Since Georgina Pantano, 34, was diagnosed with diffuse systemic scleroderma – a rare condition that causes the hardening of the skin and issues within the organs – every part of her life has changed.
Her condition has made it difficult for the former beauty therapist, who had to quit her job after experiencing symptoms, to eat, breathe and walk.
The illness causes her near-constant pain and regularly puts her in hospital. There is no cure.
Georgina was diagnosed just a few weeks before her 27th birthday, after experiencing a year of cold hands that turned blue while she worked at a salon, swollen fingers that felt sore and stiff, aching in her wrists and forearms, and severe pain in her hips.
She went back and forth to her doctor but was dismissed as a hypochondriac or told that her pain was simply due to repetitive strain injury as a result of cutting hair.
Then came the breathing problems, which left Georgina waking up in the middle of the night gasping for air. Her skin turned red and inflamed, as if she had sunburn, and pus-weeping ulcers developed on her fingers.
Soon her hands were stiff, curled, and excruciatingly painful.
‘Doing simple things like getting dressed was a real struggle,’ Georgina tells Metro.co.uk. ‘My skin was tightening, I was losing mobility. I could feel weakness and fatigue in my muscles.
What is scleroderma?
Scleroderma is an uncommon condition that results in hard, thickened areas of skin and sometimes problems with internal organs and blood vessels.
Scleroderma is caused by the immune system attacking the connective tissue under the skin and around internal organs and blood vessels. This causes scarring and thickening of the tissue in these areas.
It’s thought scleroderma occurs because part of the immune system has become overactive and out of control. This leads to cells in the connective tissue producing too much collagen, causing scarring and thickening (fibrosis) of the tissue.
There are several different types of scleroderma that can vary in severity. Some types are relatively mild and may eventually improve on their own, while others can lead to severe and life-threatening problems.
There’s no cure for scleroderma, but most people with the condition can lead a full, productive life. The symptoms of scleroderma can usually be controlled by a range of different treatments.
‘I felt excruciating pain, especially when it got cold. I could barely move.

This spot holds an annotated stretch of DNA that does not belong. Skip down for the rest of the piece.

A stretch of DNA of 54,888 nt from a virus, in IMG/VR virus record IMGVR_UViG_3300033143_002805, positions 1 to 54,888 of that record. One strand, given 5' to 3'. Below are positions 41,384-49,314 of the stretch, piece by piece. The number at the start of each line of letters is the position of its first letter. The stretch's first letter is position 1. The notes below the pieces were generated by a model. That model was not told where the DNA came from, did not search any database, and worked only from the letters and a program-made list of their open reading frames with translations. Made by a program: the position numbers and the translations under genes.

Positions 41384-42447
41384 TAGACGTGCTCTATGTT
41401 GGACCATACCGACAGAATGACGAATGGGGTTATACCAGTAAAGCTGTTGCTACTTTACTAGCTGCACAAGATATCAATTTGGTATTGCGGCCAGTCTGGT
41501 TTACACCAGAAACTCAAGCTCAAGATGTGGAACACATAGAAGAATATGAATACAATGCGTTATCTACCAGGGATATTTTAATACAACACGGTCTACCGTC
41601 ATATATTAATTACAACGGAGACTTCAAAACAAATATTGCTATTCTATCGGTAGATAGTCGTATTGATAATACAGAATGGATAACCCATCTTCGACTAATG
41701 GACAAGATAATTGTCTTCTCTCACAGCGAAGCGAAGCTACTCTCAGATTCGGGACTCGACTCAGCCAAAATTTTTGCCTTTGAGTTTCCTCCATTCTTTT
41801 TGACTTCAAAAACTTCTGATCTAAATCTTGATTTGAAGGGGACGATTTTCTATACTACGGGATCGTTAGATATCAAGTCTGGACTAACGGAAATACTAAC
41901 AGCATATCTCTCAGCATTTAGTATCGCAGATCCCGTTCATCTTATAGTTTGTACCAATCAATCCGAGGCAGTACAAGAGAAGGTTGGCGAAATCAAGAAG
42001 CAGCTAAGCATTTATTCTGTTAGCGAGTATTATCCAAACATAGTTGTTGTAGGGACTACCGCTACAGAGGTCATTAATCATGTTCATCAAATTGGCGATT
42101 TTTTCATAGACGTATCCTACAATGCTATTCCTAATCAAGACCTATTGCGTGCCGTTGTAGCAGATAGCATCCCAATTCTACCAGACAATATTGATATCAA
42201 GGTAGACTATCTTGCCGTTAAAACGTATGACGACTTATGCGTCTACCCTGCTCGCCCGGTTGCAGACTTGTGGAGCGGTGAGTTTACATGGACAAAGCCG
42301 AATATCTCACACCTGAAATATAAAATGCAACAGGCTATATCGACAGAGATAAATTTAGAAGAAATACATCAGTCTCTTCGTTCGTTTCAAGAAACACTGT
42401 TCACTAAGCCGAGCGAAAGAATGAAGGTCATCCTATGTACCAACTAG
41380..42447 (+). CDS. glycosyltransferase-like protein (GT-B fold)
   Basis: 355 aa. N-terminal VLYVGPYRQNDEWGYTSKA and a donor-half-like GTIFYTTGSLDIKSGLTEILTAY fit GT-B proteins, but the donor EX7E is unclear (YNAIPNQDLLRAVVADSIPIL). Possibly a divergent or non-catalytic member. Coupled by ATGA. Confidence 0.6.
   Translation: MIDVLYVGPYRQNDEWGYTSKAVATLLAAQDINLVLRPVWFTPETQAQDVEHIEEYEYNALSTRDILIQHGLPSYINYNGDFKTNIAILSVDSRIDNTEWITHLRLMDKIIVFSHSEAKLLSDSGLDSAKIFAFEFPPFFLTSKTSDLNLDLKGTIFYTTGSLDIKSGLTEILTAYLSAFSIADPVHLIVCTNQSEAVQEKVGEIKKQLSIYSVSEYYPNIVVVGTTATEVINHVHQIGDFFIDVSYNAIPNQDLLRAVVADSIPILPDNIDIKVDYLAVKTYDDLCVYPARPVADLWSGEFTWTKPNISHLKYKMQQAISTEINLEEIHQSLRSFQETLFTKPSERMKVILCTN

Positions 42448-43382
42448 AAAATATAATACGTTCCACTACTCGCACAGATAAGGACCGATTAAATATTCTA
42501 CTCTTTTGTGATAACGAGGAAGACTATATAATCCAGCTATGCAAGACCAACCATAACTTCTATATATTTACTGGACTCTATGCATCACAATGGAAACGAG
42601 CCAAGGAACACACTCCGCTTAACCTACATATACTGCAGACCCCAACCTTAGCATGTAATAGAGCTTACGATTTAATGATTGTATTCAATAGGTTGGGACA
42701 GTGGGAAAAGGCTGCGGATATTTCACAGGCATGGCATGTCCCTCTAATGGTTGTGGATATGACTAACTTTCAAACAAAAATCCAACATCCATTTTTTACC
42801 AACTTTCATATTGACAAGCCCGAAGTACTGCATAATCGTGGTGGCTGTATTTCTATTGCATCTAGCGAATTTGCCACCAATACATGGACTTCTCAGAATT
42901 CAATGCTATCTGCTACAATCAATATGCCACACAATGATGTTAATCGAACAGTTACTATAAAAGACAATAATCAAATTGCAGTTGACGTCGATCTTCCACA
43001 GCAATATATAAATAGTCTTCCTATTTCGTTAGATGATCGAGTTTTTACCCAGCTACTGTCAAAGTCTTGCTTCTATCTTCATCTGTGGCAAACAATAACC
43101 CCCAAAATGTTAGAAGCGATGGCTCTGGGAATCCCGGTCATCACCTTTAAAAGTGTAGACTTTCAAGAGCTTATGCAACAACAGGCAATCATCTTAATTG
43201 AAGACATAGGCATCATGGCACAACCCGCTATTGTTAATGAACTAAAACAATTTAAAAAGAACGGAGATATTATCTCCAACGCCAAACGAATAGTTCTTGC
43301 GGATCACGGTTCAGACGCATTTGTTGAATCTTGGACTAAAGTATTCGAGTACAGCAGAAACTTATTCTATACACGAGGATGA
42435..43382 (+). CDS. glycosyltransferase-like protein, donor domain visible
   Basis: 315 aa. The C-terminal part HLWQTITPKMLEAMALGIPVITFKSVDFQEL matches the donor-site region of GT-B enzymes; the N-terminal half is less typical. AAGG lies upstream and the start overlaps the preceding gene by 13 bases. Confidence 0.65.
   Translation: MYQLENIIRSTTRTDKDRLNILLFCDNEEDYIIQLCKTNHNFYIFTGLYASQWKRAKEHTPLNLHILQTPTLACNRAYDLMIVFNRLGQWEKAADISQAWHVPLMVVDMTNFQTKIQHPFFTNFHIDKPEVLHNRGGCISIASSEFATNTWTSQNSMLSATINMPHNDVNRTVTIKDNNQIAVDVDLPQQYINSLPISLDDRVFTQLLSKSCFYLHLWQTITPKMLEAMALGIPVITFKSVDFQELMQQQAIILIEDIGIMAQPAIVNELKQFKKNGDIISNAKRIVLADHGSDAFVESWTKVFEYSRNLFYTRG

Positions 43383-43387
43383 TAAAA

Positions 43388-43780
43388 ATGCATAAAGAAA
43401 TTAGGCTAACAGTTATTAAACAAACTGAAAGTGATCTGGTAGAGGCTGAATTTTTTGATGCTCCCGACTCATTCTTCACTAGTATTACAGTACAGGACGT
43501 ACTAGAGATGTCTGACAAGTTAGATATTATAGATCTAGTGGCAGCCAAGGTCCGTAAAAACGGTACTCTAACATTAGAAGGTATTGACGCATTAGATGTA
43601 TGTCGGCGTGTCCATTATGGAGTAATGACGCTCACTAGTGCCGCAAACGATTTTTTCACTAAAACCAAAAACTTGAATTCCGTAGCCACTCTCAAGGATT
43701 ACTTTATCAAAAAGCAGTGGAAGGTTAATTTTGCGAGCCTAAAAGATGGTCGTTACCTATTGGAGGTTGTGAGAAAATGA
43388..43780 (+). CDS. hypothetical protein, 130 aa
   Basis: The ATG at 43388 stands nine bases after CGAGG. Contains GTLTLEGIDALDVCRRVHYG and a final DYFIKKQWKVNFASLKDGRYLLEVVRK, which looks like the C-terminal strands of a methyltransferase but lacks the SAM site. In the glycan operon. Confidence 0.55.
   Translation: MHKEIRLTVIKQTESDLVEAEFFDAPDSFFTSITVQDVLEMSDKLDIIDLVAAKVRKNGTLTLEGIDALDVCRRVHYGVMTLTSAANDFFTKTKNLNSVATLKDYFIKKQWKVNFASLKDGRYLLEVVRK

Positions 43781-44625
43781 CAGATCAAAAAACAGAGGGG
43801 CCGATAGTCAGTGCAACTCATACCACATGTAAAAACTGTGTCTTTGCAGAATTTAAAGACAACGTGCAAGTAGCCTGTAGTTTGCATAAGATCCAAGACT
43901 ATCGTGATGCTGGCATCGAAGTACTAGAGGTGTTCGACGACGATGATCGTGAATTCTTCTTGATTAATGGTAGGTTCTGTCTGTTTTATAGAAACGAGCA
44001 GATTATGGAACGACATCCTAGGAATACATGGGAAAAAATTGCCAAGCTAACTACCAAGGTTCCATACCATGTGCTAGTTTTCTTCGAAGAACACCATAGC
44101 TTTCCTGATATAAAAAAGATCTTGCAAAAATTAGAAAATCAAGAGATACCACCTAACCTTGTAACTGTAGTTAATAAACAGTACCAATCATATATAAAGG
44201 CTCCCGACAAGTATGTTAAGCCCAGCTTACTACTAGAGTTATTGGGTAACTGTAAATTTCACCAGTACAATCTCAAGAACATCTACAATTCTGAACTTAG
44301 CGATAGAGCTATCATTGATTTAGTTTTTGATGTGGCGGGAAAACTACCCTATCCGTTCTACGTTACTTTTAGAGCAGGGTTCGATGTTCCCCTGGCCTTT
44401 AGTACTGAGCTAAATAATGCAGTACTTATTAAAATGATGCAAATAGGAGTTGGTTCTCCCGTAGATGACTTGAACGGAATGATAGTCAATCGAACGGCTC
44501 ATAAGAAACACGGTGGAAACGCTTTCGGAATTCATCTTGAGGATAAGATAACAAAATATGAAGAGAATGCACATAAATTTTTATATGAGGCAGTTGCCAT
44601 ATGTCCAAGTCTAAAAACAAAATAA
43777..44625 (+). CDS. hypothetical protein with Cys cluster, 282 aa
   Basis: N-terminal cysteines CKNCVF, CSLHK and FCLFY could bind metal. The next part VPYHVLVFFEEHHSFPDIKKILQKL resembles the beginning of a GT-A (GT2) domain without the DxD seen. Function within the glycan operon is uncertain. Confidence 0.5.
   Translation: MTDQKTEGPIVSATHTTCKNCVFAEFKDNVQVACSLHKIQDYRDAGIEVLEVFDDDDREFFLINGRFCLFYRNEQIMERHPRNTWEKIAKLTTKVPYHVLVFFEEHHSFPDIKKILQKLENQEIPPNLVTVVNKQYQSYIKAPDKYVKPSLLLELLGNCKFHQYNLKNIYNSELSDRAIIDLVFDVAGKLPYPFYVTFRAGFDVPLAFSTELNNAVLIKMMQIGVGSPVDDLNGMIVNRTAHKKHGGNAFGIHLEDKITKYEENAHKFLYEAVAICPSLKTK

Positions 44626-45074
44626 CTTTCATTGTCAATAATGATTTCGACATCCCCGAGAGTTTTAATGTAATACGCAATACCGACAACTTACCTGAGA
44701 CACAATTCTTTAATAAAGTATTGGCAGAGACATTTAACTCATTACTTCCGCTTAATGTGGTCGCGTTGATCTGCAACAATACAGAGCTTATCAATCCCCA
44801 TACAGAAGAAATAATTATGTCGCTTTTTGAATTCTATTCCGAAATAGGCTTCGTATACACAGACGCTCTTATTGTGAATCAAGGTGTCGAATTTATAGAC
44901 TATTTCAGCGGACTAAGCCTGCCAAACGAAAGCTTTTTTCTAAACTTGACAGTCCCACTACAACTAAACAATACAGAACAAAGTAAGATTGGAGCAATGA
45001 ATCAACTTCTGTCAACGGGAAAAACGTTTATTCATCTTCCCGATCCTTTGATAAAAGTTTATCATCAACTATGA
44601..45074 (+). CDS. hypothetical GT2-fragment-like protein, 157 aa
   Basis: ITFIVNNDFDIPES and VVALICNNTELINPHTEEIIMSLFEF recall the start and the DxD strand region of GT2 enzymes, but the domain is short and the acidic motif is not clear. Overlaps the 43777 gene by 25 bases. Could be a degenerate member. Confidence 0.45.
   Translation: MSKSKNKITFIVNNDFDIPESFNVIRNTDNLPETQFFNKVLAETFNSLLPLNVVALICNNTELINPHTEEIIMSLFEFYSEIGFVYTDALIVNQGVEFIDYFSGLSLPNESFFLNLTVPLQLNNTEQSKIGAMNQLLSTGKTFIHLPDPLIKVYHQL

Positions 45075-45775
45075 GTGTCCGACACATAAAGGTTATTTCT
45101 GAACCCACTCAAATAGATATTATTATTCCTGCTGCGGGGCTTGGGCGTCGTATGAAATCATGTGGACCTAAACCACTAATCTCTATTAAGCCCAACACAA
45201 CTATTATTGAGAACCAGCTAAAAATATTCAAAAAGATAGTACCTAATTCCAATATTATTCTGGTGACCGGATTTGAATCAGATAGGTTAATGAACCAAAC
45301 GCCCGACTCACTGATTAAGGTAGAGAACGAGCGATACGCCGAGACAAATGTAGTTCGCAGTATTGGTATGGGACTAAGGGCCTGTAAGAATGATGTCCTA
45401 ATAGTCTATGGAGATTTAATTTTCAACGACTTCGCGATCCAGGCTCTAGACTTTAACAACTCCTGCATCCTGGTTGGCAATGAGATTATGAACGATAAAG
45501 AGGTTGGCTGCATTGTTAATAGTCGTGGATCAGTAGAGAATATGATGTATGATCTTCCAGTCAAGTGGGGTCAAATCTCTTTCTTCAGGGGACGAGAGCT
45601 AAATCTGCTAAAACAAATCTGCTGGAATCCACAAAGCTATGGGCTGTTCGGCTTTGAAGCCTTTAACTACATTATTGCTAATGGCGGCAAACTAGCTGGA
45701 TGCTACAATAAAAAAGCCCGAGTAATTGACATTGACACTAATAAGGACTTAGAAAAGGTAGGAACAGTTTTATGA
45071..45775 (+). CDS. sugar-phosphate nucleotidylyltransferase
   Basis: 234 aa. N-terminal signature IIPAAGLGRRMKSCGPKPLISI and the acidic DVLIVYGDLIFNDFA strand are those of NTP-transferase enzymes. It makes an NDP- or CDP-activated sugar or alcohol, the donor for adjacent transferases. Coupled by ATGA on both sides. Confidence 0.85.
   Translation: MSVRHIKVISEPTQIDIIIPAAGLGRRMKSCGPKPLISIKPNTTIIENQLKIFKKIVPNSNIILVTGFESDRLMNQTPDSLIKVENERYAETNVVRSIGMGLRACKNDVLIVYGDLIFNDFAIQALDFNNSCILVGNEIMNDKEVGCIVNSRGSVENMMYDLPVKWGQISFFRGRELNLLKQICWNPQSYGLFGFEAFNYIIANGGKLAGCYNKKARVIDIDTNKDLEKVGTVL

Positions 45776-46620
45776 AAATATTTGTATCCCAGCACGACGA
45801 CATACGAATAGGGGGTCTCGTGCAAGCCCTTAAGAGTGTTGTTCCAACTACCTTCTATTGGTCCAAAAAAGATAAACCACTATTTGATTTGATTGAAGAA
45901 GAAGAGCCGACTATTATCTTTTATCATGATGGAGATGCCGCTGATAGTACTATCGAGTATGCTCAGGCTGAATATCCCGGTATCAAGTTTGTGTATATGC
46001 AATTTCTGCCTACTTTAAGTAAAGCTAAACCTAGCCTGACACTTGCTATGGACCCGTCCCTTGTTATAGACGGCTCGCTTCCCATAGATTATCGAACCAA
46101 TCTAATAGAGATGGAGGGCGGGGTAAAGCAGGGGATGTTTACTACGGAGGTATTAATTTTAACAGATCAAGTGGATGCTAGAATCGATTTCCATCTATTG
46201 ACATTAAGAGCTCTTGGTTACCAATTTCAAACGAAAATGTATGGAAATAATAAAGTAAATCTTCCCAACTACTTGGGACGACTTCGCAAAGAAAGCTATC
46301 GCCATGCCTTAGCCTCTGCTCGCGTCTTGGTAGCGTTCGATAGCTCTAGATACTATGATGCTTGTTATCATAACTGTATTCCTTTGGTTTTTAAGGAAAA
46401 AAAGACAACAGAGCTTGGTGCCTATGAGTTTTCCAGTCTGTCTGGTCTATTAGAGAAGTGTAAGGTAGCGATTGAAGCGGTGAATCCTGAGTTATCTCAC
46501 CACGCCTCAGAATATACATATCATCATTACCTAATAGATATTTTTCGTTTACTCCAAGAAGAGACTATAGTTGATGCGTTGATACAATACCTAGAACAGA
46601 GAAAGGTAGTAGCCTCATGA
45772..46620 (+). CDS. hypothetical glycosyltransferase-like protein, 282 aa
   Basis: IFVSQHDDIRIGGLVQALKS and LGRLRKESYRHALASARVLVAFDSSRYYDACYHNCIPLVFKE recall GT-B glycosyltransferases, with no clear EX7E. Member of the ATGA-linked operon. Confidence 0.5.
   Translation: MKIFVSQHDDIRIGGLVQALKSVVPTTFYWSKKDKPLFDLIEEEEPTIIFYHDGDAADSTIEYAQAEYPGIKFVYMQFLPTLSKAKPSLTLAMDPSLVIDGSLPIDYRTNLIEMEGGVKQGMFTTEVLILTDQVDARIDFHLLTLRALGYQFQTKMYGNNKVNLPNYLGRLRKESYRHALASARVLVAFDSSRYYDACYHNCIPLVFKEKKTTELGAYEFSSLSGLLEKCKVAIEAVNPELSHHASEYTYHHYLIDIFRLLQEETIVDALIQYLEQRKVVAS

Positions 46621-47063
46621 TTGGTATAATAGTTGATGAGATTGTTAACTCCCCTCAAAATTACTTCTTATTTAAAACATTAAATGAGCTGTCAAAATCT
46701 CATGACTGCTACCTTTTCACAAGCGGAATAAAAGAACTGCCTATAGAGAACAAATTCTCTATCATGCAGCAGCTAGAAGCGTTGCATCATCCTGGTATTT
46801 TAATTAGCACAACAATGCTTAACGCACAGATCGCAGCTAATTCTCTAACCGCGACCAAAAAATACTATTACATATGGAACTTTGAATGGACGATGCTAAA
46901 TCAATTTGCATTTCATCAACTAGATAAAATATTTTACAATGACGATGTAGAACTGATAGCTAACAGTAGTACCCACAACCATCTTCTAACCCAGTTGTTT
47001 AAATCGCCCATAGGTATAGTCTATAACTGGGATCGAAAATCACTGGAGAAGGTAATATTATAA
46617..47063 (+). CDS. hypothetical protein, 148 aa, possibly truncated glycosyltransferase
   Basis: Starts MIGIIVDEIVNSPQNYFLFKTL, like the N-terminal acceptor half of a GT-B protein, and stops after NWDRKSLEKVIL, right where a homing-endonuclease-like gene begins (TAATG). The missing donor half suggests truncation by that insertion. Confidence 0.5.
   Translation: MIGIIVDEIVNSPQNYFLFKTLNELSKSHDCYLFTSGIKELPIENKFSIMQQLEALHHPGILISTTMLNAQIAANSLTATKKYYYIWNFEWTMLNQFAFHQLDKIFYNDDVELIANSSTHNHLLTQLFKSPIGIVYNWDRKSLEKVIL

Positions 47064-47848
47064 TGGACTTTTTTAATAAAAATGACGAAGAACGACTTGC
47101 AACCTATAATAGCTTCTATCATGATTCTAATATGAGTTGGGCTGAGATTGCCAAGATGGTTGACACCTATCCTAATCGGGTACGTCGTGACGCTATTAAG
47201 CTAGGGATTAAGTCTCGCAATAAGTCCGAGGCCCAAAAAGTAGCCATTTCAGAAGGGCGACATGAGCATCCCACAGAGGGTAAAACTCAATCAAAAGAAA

‘It was extremely frightening as I had no idea what was going on.
‘Looking back, it’s crazy to think how much pain I put up with.’
The lack of answers in the UK led Georgina to travel to Poland, where her mum was born, to talk to more medical professionals.
Georgina remembers: ‘My train of thought was have a few simple tests done, I could then take these results back to my doctor in the UK and be given the medicine needed to fix the issue, then get on with life as normal.
‘I was so wrong.’
In Poland Georgina was told that she had scleroderma, and that the condition had spread internally through her lungs and oesophagus. She need to have chemotherapy every three weeks for the next year.
At the time she was diagnosed, Georgina had no knowledge of scleroderma, an incurable, debilitating chronic illness that has effects that go far beyond outward appearance.
‘It’s my lungs that were affected first and most of my digestive system including my oesophagus and then my bowel,’ she says. ‘As well as my body on the outside being affected which involves skin tightening and hardening to my face, arms and legs, I have oint stiffness, pain through out my body, causing reduced and restricted mobility, muscle weakness and chronic fatigue.’
The hardening and tightening of the skin around Georgina’s face often means she’s unable to open her mouth widely enough to eat, while the inflammation, pain, and hardening of her lungs and throat make breathing an immense struggle.
Her hands and wrists are in constant pain, making it difficult to use them day-to-day, and physical contact can be excruciating.
‘I tend to use my elbows to push myself up but the constant friction of doing this can cause ulcers to develop on my elbows, which then makes things harder and more painful,’ Georgina says.
‘Brushing my teeth is difficult. I find it hard just holding the toothbrush because of the stiffness in my hands. Small things like unscrewing the toothpaste lid are tricky, and because my mouth can not open wide anymore due to tightening of the skin and muscles I have to use a baby toothbrush just to be able to get the toothbrush inside my mouth. Getting to the back teeth is very difficult and always painful.
‘Turning taps is really difficult and can be extremely painful on my fingers, especially when I have flare ups of digital ulcers, joint pain and overall sensitivity to the skin.
‘The tiniest knock is agony – so that is literally doing most things throughout the day.
‘Scleroderma has affected my oesophagus, so the muscles in my throat no longer work efficiently, meaning when I eat food can get stuck in my throat very easily. I suffer from a lot of vomiting when certain foods don’t go down properly.’
Her illness has visible symptoms, – including sore, red skin, swelling and stretching of the face, and blistered hands that she cannot close into a fist – which means she sometimes receives looks and negative comments.
Of course, other parts of her illness are invisible, and so her disability is often dismissed.